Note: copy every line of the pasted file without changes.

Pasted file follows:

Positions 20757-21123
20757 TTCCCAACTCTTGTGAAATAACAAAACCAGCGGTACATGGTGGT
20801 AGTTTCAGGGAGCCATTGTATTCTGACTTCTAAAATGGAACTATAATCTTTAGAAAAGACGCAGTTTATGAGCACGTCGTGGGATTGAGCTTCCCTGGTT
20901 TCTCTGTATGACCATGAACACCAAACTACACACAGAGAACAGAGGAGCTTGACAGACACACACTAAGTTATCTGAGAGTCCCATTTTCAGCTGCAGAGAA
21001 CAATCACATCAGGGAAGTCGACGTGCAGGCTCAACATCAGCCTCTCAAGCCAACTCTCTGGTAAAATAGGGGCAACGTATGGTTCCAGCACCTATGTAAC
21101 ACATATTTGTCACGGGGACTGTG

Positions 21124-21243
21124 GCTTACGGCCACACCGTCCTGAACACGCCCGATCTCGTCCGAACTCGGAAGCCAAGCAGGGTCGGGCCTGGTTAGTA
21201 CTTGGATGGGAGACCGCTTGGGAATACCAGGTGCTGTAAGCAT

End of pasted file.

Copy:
Positions 20757-21123
20757 TTCCCAACTCTTGTGAAATAACAAAACCAGCGGTACATGGTGGT
20801 AGTTTCAGGGAGCCATTGTATTCTGACTTCTAAAATGGAACTATAATCTTTAGAAAAGACGCAGTTTATGAGCACGTCGTGGGATTGAGCTTCCCTGGTT
20901 TCTCTGTATGACCATGAACACCAAACTACACACAGAGAACAGAGGAGCTTGACAGACACACACTAAGTTATCTGAGAGTCCCATTTTCAGCTGCAGAGAA
21001 CAATCACATCAGGGAAGTCGACGTGCAGGCTCAACATCAGCCTCTCAAGCCAACTCTCTGGTAAAATAGGGGCAACGTATGGTTCCAGCACCTATGTAAC
21101 ACATATTTGTCACGGGGACTGTG

Positions 21124-21243
21124 GCTTACGGCCACACCGTCCTGAACACGCCCGATCTCGTCCGAACTCGGAAGCCAAGCAGGGTCGGGCCTGGTTAGTA
21201 CTTGGATGGGAGACCGCTTGGGAATACCAGGTGCTGTAAGCAT